MN Solar Project Riddled by Debt

Lawsuits, Debt, and a Project Unfinished

Image Credit: Gerry Machen/Creative Commons

MINNEAPOLIS- Minnesota’s largest solar energy project, Aurora, owes an estimated $85 million in fees to subcontractors and is embroiled in legal battle.

The project is projected to produce 100 megawatts, providing energy for about 17,000 homes. The solar farms are located in many of the counties surrounding the Twin Cities. The owner of the Aurora project is Enel Green Power North America, which is an affiliate of Italian energy company, Enel SpA. Enel contracted out to Biosar America, an affiliate of Greek conglomerate Aktor S.A. Another affiliate of Enel SpA, Aurora Distributed Solar, has sued Biosar for not fulfilling its contract on the project. Due to Biosars outstanding debts, a default notice has been given to them by Enel, which relates to safety and environmental concerns surrounding the project.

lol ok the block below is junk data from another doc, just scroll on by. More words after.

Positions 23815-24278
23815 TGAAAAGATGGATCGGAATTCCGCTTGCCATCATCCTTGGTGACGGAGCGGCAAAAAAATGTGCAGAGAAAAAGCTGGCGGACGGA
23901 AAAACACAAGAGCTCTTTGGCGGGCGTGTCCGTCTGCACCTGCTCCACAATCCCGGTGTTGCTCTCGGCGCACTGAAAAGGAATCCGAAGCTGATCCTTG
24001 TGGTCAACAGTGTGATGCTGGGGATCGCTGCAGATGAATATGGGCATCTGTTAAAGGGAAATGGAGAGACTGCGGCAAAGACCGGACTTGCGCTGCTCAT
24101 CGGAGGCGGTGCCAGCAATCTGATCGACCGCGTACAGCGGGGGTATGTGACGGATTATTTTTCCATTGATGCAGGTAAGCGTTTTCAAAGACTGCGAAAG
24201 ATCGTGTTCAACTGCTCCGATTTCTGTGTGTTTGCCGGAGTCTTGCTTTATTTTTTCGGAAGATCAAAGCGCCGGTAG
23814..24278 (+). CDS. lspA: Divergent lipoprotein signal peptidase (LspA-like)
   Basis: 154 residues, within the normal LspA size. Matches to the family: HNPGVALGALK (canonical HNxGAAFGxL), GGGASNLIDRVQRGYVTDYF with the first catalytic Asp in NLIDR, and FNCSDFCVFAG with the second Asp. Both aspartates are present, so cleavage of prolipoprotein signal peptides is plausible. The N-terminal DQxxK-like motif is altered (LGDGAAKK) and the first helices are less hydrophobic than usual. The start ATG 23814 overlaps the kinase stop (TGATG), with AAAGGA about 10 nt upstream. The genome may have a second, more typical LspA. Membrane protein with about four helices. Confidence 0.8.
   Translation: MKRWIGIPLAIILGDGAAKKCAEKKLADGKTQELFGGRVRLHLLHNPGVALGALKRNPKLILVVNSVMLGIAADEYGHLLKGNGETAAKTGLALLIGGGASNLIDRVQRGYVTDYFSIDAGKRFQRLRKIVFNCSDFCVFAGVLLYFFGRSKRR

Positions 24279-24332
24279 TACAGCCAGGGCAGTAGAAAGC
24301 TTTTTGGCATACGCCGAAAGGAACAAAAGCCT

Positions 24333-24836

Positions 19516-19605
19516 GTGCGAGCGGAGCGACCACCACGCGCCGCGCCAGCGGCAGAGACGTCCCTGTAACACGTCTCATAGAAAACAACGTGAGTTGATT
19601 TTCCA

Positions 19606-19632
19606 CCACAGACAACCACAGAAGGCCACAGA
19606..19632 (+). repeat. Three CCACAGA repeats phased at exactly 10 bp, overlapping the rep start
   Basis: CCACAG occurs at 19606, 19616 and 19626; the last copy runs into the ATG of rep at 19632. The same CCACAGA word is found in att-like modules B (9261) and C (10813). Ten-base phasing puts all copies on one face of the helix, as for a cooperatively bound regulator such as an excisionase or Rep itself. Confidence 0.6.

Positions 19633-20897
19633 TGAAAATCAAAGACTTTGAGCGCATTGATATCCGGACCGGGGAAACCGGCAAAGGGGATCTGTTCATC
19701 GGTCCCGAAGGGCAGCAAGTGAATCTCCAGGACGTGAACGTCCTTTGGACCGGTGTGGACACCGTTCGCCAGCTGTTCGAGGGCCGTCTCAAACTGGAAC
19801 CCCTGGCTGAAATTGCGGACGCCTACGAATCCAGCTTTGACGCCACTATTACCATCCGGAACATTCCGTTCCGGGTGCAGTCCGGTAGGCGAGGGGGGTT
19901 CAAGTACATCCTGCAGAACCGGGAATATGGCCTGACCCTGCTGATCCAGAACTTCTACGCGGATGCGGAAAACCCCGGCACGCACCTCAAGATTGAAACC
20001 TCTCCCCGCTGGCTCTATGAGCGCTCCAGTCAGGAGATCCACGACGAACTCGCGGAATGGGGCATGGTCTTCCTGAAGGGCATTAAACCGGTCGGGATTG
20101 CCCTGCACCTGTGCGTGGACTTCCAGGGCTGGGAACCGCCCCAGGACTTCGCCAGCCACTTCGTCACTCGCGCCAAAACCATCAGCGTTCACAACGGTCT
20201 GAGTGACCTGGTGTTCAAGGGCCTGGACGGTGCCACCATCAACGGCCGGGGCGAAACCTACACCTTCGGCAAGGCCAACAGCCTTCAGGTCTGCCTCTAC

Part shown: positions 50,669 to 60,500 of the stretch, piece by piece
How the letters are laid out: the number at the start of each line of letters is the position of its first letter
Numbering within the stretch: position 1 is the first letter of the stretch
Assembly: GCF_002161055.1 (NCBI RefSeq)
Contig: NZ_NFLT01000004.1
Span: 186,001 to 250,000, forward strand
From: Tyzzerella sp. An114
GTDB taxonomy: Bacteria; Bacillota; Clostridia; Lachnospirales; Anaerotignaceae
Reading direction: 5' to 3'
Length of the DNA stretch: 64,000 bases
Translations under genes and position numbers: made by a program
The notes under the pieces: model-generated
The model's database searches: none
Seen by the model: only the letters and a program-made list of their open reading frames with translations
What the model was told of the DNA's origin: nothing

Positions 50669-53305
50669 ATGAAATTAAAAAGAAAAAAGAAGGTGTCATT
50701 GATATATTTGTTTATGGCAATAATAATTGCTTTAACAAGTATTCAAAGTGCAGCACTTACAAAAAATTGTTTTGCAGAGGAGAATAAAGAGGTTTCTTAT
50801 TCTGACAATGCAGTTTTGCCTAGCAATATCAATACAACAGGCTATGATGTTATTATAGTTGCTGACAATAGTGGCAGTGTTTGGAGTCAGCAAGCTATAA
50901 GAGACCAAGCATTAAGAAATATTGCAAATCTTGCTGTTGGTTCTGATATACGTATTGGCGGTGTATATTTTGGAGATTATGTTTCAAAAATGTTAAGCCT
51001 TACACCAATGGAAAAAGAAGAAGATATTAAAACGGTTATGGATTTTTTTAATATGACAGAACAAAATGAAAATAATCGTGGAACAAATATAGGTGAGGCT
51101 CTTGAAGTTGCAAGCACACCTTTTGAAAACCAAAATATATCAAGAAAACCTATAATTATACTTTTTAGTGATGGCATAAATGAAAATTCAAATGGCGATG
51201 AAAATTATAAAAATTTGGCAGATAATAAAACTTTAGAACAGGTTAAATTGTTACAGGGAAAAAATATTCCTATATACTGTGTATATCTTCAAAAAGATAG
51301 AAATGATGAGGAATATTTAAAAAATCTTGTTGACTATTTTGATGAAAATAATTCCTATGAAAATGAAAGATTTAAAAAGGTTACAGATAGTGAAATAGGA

As reported by the Star Tribune, Biosar has stated that it can no longer repay its subcontractors. This includes two large payouts to Faith Technologies, to which Biosar owes $7.8 million, and $11.9 million for Minnesota based Blattner Energy. Aurora Distributed Solar claims that in total Biosar owes $25 million to its subcontractors.

However, Biosar claims that Enel Green Power North America owes $55 million through arbitration for the work already performed on the project. Furthermore, Aktor claims that the lawsuit by Aurora is simply to avoid this ongoing arbitration. A federal judge agrees with Aktor’s claim, according to the Star Tribune.

The Star Tribune reported that due to the outstanding debts of Enel, there have been over 20 liens filed in Minnesota. As a means to pay out the liens, Enel has proposed a $108 million payment bond. Furthermore, the lawsuits have been consolidated into the Wright County state court, as a means to more efficiently handle each one. Each of the liens will be reviewed separately to determine their validity.

According to the Star Tribune, Many of those who have filed the liens feel that Enel has been able to profit from the recent chaos surrounding the project, as they are able to get much of the work done for free while the various legal proceedings take place.

Henry Carras